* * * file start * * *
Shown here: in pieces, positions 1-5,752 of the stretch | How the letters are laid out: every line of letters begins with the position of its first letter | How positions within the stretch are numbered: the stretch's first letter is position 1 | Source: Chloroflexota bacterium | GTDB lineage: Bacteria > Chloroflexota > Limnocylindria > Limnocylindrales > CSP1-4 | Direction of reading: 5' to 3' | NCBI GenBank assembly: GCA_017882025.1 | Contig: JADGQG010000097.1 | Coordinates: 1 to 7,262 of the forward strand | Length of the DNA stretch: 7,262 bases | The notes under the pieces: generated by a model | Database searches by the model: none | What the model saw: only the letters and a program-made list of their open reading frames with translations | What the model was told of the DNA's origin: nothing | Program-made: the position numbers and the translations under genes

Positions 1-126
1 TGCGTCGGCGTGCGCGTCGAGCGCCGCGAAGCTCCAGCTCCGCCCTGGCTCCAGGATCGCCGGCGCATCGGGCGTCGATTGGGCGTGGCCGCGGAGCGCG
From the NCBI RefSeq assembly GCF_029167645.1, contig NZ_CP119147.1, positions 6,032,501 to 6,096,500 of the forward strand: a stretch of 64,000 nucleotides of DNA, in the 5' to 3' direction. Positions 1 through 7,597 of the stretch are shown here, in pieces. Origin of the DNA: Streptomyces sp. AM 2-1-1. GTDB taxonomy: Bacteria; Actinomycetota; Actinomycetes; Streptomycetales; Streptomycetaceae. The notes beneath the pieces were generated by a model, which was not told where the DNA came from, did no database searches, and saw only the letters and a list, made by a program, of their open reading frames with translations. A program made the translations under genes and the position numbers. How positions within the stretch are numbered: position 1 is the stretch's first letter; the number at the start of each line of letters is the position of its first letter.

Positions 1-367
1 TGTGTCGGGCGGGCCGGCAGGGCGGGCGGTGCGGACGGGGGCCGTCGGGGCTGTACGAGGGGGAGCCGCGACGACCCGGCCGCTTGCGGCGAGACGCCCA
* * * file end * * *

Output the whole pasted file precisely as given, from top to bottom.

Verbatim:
Shown here: in pieces, positions 1-5,752 of the stretch | How the letters are laid out: every line of letters begins with the position of its first letter | How positions within the stretch are numbered: the stretch's first letter is position 1 | Source: Chloroflexota bacterium | GTDB lineage: Bacteria > Chloroflexota > Limnocylindria > Limnocylindrales > CSP1-4 | Direction of reading: 5' to 3' | NCBI GenBank assembly: GCA_017882025.1 | Contig: JADGQG010000097.1 | Coordinates: 1 to 7,262 of the forward strand | Length of the DNA stretch: 7,262 bases | The notes under the pieces: generated by a model | Database searches by the model: none | What the model saw: only the letters and a program-made list of their open reading frames with translations | What the model was told of the DNA's origin: nothing | Program-made: the position numbers and the translations under genes

Positions 1-126
1 TGCGTCGGCGTGCGCGTCGAGCGCCGCGAAGCTCCAGCTCCGCCCTGGCTCCAGGATCGCCGGCGCATCGGGCGTCGATTGGGCGTGGCCGCGGAGCGCG
From the NCBI RefSeq assembly GCF_029167645.1, contig NZ_CP119147.1, positions 6,032,501 to 6,096,500 of the forward strand: a stretch of 64,000 nucleotides of DNA, in the 5' to 3' direction. Positions 1 through 7,597 of the stretch are shown here, in pieces. Origin of the DNA: Streptomyces sp. AM 2-1-1. GTDB taxonomy: Bacteria; Actinomycetota; Actinomycetes; Streptomycetales; Streptomycetaceae. The notes beneath the pieces were generated by a model, which was not told where the DNA came from, did no database searches, and saw only the letters and a list, made by a program, of their open reading frames with translations. A program made the translations under genes and the position numbers. How positions within the stretch are numbered: position 1 is the stretch's first letter; the number at the start of each line of letters is the position of its first letter.

Positions 1-367
1 TGTGTCGGGCGGGCCGGCAGGGCGGGCGGTGCGGACGGGGGCCGTCGGGGCTGTACGAGGGGGAGCCGCGACGACCCGGCCGCTTGCGGCGAGACGCCCA